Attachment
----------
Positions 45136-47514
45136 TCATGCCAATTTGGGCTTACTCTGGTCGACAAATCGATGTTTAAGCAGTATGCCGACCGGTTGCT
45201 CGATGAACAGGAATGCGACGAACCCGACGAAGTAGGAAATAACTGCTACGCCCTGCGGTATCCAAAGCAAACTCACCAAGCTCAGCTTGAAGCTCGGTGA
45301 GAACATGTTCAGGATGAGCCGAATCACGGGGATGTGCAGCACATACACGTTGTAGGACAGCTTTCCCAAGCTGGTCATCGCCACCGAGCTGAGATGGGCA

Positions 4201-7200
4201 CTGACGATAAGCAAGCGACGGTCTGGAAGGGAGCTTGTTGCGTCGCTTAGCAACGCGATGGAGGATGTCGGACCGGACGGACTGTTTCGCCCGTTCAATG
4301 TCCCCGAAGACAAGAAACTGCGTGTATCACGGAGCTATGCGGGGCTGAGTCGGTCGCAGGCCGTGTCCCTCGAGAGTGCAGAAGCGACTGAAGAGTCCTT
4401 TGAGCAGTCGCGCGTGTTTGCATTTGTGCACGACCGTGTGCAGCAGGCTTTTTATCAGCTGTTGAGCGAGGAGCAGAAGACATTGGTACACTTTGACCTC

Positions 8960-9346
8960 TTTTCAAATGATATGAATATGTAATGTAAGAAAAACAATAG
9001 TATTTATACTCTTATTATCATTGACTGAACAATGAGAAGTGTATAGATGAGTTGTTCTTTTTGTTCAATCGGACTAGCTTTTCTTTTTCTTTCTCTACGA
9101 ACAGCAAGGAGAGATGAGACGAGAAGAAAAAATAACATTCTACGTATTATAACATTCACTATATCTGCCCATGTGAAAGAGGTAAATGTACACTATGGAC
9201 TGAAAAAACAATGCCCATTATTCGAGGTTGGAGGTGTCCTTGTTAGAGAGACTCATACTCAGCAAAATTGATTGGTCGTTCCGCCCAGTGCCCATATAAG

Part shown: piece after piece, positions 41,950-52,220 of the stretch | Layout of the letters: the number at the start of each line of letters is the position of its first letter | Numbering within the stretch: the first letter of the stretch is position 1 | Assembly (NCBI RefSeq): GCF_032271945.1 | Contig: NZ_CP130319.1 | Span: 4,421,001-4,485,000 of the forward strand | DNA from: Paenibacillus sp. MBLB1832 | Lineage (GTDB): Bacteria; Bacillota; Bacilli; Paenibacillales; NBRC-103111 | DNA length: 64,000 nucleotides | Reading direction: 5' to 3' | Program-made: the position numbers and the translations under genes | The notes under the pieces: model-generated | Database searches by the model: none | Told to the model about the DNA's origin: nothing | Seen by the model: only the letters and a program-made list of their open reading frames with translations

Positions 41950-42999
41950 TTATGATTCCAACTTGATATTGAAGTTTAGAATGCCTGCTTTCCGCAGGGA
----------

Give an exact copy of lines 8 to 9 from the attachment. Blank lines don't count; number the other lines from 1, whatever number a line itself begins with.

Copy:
4401 TGAGCAGTCGCGCGTGTTTGCATTTGTGCACGACCGTGTGCAGCAGGCTTTTTATCAGCTGTTGAGCGAGGAGCAGAAGACATTGGTACACTTTGACCTC

Positions 8960-9346